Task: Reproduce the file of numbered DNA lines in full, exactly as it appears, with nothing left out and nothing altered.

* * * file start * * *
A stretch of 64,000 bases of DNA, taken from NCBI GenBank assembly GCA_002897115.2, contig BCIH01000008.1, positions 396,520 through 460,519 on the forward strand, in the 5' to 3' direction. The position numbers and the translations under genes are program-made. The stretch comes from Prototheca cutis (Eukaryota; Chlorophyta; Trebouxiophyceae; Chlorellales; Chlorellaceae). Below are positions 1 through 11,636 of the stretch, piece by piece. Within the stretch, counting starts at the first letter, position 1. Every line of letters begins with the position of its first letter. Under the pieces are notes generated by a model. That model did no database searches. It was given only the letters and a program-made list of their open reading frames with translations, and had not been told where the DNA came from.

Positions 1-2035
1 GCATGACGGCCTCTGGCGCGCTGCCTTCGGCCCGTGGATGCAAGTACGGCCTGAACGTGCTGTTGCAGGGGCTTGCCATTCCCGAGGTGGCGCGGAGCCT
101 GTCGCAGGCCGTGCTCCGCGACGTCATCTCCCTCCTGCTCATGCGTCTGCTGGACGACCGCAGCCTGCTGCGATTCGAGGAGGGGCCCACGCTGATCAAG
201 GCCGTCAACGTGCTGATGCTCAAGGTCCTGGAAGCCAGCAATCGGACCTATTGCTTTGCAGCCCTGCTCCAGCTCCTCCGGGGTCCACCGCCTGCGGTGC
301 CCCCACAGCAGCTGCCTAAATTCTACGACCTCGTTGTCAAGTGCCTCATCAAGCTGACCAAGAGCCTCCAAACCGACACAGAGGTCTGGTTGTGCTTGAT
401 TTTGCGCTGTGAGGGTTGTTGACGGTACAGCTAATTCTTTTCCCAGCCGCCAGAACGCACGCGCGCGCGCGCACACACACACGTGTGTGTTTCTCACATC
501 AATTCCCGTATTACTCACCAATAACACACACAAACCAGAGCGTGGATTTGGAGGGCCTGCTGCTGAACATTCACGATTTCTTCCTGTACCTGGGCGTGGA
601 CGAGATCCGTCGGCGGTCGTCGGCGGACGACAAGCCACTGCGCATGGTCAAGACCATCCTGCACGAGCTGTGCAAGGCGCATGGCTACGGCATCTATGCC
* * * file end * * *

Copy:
A stretch of 64,000 bases of DNA, taken from NCBI GenBank assembly GCA_002897115.2, contig BCIH01000008.1, positions 396,520 through 460,519 on the forward strand, in the 5' to 3' direction. The position numbers and the translations under genes are program-made. The stretch comes from Prototheca cutis (Eukaryota; Chlorophyta; Trebouxiophyceae; Chlorellales; Chlorellaceae). Below are positions 1 through 11,636 of the stretch, piece by piece. Within the stretch, counting starts at the first letter, position 1. Every line of letters begins with the position of its first letter. Under the pieces are notes generated by a model. That model did no database searches. It was given only the letters and a program-made list of their open reading frames with translations, and had not been told where the DNA came from.

Positions 1-2035
1 GCATGACGGCCTCTGGCGCGCTGCCTTCGGCCCGTGGATGCAAGTACGGCCTGAACGTGCTGTTGCAGGGGCTTGCCATTCCCGAGGTGGCGCGGAGCCT
101 GTCGCAGGCCGTGCTCCGCGACGTCATCTCCCTCCTGCTCATGCGTCTGCTGGACGACCGCAGCCTGCTGCGATTCGAGGAGGGGCCCACGCTGATCAAG
201 GCCGTCAACGTGCTGATGCTCAAGGTCCTGGAAGCCAGCAATCGGACCTATTGCTTTGCAGCCCTGCTCCAGCTCCTCCGGGGTCCACCGCCTGCGGTGC
301 CCCCACAGCAGCTGCCTAAATTCTACGACCTCGTTGTCAAGTGCCTCATCAAGCTGACCAAGAGCCTCCAAACCGACACAGAGGTCTGGTTGTGCTTGAT
401 TTTGCGCTGTGAGGGTTGTTGACGGTACAGCTAATTCTTTTCCCAGCCGCCAGAACGCACGCGCGCGCGCGCACACACACACGTGTGTGTTTCTCACATC
501 AATTCCCGTATTACTCACCAATAACACACACAAACCAGAGCGTGGATTTGGAGGGCCTGCTGCTGAACATTCACGATTTCTTCCTGTACCTGGGCGTGGA
601 CGAGATCCGTCGGCGGTCGTCGGCGGACGACAAGCCACTGCGCATGGTCAAGACCATCCTGCACGAGCTGTGCAAGGCGCATGGCTACGGCATCTATGCC